The Obama administration is considering releasing oil from the Strategic Petroleum Reserve to help Americans facing a spike in oil prices as a result of unrest in the Middle East, Obama Chief of Staff William Daley said Sunday.

The administration is considering all options when it comes to preventing the U.S. economy from backsliding as a result of recent increases in oil prices.

"The issue of the reserves is one we're considering. It is something that only is done -- and has been done in very rare occasions. There's a bunch of factors that have to be looked at. And it is just not the price," Daley said on NBC's "Meet the Press."

"I think there is no one who doubts that the uncertainty in the Middle East right now has caused these tremendous increases in the last number of weeks. ... All matters have to be on the table when you ... see the difficulty coming out of this economic crisis we're in and the fragility of it," he added.

Oil prices have skyrocketed in recent weeks, climbing to nearly $105 per barrel on Friday from about $90 one month ago. That puts the price of a gallon of gas at a national average of $3.50, according to AAA.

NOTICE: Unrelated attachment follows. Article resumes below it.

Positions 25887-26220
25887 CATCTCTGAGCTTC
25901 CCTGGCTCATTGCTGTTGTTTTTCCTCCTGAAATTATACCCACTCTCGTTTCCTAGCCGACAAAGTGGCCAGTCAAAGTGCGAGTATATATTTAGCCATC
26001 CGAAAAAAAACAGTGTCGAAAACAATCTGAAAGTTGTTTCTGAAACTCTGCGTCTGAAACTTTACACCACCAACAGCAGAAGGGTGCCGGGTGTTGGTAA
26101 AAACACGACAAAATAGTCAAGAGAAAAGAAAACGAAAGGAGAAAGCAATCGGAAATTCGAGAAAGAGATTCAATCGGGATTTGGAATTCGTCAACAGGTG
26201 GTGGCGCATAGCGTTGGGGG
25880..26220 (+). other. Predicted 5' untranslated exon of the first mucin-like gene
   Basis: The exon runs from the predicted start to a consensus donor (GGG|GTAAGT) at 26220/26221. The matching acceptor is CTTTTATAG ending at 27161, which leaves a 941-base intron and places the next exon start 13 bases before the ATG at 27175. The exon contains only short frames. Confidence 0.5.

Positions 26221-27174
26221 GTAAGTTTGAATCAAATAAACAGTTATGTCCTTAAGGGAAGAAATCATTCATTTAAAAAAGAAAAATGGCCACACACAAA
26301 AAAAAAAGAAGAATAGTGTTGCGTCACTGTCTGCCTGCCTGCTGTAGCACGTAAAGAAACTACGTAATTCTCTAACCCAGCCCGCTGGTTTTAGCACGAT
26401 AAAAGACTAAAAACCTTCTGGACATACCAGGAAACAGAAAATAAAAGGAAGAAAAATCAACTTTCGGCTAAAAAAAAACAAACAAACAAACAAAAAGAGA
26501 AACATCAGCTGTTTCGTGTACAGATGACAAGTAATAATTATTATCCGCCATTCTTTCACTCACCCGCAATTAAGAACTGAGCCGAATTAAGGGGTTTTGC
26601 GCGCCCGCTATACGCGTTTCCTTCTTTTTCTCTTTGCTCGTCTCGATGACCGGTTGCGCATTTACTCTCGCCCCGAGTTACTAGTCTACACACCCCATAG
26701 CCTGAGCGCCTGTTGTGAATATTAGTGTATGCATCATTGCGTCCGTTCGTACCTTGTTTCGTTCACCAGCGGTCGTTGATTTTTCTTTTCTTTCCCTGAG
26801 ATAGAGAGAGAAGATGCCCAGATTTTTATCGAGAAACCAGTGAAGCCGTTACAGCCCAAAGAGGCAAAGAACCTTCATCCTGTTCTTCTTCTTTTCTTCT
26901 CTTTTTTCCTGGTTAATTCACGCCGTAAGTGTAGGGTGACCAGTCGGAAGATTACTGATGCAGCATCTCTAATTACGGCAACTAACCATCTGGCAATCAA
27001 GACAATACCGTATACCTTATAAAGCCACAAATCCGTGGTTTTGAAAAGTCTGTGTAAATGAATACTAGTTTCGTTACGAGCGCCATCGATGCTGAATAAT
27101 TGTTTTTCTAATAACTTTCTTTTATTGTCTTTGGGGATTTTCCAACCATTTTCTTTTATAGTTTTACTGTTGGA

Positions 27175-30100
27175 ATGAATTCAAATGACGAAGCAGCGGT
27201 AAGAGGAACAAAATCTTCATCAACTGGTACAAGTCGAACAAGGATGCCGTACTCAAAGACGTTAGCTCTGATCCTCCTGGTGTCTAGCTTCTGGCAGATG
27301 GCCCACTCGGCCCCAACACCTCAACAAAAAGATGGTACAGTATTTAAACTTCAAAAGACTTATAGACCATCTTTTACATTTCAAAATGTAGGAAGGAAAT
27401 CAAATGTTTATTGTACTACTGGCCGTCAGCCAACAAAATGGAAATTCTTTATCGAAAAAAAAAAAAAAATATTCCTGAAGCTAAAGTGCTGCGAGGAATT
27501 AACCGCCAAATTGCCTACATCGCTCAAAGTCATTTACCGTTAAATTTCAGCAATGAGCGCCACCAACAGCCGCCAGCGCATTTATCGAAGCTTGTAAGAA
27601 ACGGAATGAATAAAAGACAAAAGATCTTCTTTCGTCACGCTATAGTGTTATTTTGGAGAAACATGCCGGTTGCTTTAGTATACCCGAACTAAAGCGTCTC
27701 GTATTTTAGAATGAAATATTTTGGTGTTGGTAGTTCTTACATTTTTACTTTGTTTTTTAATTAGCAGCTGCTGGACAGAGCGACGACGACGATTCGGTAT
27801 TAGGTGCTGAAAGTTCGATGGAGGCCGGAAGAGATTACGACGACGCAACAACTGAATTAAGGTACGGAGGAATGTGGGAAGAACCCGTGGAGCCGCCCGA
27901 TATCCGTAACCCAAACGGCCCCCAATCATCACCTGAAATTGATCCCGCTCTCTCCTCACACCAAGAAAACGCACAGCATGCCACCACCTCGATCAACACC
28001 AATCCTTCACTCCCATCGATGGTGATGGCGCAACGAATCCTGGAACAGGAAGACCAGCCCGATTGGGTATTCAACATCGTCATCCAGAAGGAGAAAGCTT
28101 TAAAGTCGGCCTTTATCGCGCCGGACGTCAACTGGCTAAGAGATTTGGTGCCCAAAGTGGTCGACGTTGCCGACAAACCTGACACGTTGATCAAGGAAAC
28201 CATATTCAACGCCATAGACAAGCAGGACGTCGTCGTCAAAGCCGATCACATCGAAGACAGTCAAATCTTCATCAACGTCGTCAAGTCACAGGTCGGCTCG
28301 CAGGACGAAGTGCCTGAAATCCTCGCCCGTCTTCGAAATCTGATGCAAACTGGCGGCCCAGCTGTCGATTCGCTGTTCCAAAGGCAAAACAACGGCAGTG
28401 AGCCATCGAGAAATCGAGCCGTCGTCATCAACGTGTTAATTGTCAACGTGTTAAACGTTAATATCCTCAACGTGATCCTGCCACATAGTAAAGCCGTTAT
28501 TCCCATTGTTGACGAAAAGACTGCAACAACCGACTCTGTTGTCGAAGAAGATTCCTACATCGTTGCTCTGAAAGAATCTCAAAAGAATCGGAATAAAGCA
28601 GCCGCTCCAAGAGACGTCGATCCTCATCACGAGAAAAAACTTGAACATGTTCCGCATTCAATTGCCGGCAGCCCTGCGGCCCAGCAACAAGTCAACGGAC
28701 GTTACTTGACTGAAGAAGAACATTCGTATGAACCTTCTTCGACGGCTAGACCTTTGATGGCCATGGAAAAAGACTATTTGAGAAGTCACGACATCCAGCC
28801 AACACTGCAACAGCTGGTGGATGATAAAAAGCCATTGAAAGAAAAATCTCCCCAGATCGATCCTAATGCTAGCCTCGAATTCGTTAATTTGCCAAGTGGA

The Strategic Petroleum Reserve contains 727 million barrels of oil. The caverns are designed as a storage facility to tap domestic reserves in case of a national emergency. In 2005, President Bush authorized the Department of Energy to approve loans of 13 million barrels of oil to refineries in Louisiana whose supply was cut off after Hurricane Katrina.

Three Democratic lawmakers last month urged the president to make the oil available ahead of the summer driving season, but the White House said at the time that it was monitoring the situation in Libya and not taking action yet.

Daley said Sunday that uncertainty in the Middle East, which has seen a cascade of revolts and protests in OPEC nations, has led to great uncertainty in the markets.

"The president is extremely concerned about this," Daley said. "There is also not only uncertainty in the Middle East, you have an increasing demand worldwide as the economic difficulties of the last three years begin to improve."